Ontario to Open Its Doors to Online Gaming—But At What Cost?

by Ralph Trayfalgar Updated:

A great amount of potential exists with online casinos in Ontario. Opening the market would provide benefits to operators and customers alike, but it would also provide a significant boost to the province's tax collection. While all of this appears to be positive, a recent report commissioned by Great Canadian Gaming, the largest casino operator in Ontario, warns that the government might lose millions of dollars in tax revenue through the potential implementation of their online gambling law. 

Potential revenue loss from online gambling law

iGaming Ontario was established as part of Ontario's preparations for the introduction of new online casinos in the Canadian region. The organization is responsible for managing and conducting the internet gaming activities supplied by licensed operators. The specifics of the Ontario Gaming Market Assessment, a report published by HLT Advisory Inc., were made public by the CBC earlier this week. According to the whitepaper, the province stands to lose more than C$2 billion over the next five years.

For context, land-based casinos in Ontario are currently subject to a 55% tax rate on net gaming income, according to the province's taxation code. The tax rate for online gaming activity, on the other hand, has not yet been determined by the government. The Ontario Gaming Market Assessment draws its conclusions on potential tax revenue from online gaming activities based on an assumed tax rate of 20%. If this 20% tax rate ends up in the final law, the provincial government could stand to lose around C$550 million ($474 million) each year in revenue—a loss of over C$2 billion over five years. Customers transferring from land-based casinos to online casinos, according to the whitepaper, will be the source of the losses.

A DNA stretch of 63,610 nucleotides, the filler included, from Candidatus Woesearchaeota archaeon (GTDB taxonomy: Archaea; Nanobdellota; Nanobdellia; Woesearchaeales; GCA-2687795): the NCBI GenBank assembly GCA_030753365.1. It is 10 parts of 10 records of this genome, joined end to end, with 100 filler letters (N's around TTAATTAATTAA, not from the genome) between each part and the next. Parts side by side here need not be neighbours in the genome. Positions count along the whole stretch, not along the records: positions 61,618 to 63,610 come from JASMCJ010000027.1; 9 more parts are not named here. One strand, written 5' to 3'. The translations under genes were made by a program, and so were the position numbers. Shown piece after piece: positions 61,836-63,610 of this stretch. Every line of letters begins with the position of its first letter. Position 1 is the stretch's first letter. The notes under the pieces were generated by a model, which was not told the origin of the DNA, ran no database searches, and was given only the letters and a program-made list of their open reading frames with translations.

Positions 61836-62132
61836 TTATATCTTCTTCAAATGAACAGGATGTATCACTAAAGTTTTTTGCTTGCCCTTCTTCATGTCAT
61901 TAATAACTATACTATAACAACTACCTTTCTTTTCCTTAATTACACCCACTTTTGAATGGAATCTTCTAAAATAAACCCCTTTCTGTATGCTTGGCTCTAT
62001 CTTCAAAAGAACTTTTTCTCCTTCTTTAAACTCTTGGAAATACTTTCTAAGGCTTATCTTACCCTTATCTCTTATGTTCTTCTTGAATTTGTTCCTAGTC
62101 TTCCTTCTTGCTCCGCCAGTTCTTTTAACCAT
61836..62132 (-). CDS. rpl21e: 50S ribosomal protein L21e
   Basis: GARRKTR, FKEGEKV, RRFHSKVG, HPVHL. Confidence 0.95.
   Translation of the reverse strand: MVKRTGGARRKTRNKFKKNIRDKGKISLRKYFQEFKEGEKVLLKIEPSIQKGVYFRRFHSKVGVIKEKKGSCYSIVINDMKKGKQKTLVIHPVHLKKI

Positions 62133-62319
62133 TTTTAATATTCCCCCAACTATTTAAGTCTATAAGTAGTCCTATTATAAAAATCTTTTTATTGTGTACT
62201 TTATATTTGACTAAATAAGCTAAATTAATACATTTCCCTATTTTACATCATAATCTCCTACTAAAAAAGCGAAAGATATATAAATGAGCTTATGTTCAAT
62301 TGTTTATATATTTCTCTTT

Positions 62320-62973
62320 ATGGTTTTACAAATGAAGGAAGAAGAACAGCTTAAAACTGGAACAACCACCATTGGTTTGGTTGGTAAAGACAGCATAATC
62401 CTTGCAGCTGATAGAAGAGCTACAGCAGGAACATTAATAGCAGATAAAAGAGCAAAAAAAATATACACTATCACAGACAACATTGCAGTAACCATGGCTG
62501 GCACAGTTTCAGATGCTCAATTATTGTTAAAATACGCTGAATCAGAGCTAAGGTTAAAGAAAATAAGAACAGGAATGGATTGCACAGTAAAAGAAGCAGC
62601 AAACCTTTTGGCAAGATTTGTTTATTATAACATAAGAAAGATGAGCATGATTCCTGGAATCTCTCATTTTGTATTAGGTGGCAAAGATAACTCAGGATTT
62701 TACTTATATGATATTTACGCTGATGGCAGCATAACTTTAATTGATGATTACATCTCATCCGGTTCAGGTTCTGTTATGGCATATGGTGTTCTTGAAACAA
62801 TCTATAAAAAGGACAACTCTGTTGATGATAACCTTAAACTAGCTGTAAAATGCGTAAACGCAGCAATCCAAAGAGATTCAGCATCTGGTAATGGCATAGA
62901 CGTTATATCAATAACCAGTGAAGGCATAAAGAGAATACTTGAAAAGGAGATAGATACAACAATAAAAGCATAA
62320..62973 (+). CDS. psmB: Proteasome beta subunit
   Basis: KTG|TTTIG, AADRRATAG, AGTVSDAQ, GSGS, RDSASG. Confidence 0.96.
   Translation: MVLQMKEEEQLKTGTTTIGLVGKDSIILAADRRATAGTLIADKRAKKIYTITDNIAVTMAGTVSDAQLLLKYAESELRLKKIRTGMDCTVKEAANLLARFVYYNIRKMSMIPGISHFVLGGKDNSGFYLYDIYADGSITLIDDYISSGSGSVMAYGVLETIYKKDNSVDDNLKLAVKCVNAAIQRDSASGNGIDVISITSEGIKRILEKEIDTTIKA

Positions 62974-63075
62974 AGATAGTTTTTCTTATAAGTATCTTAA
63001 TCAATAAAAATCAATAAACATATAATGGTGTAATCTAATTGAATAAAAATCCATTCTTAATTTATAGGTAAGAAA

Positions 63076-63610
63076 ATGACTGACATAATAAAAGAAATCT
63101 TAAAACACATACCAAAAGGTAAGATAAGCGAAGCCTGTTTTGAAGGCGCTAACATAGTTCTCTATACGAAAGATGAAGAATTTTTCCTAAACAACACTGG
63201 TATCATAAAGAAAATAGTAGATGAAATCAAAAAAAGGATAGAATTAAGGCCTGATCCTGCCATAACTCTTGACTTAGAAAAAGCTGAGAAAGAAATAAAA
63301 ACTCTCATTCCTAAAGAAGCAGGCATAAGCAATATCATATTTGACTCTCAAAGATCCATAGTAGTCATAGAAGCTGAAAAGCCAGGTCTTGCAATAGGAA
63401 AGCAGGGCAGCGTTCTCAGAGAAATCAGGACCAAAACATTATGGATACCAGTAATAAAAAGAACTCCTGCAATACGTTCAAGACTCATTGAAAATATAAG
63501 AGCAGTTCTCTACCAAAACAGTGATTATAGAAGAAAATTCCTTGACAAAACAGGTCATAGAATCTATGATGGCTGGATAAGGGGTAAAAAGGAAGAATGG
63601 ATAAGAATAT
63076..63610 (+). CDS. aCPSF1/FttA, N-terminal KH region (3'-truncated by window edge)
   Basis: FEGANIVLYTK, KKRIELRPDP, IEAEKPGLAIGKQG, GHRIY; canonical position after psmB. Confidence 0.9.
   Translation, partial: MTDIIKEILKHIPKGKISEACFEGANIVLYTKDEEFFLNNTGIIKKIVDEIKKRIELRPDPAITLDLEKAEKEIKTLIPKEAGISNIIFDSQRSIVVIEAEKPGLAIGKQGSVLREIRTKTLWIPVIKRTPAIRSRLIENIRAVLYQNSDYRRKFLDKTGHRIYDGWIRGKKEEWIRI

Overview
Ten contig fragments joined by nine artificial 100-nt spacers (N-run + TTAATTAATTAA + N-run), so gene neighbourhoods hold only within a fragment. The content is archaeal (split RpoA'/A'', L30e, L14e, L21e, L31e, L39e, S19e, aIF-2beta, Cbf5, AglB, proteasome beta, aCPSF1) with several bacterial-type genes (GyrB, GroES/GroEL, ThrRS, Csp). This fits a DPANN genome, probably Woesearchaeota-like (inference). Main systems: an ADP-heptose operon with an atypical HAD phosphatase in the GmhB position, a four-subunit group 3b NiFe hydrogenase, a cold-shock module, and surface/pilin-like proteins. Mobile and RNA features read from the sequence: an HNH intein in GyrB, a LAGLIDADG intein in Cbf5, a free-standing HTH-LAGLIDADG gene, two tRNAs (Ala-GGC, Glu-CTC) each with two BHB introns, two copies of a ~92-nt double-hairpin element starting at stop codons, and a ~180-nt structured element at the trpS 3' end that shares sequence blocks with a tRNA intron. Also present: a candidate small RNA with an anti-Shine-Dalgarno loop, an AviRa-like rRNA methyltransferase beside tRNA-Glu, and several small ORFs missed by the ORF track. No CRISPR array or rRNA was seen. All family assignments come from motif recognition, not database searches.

In other words, while the online gambling sector will bring in new money for Ontario, the research cautions that if players shift their attention away from land-based venues and toward online operators, the government would suffer losses as a result of the lower tax rate.

Casino report’s credibility in question

Because the paper was commissioned by Great Canadian Gaming, however, iGaming businesses have already questioned whether the recommendations included within it are trustworthy. According to Jeffrey Haas, the Senior Vice President of DraftKings, the top US-based online sports betting company, not much will change in terms of the gambling behaviors of Ontarians once the law goes into effect.  Haas believes that gamblers who prefer playing at land-based venues in the first place will likely continue to do so; the only difference here being that online gamblers who previously played on offshore sites such as Party Casino Canada, would be encouraged to move onshore instead, which would be a net positive for the provincial government.

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